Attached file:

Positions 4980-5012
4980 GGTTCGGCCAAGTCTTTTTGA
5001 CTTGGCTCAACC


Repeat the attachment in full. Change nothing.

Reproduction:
Positions 4980-5012
4980 GGTTCGGCCAAGTCTTTTTGA
5001 CTTGGCTCAACC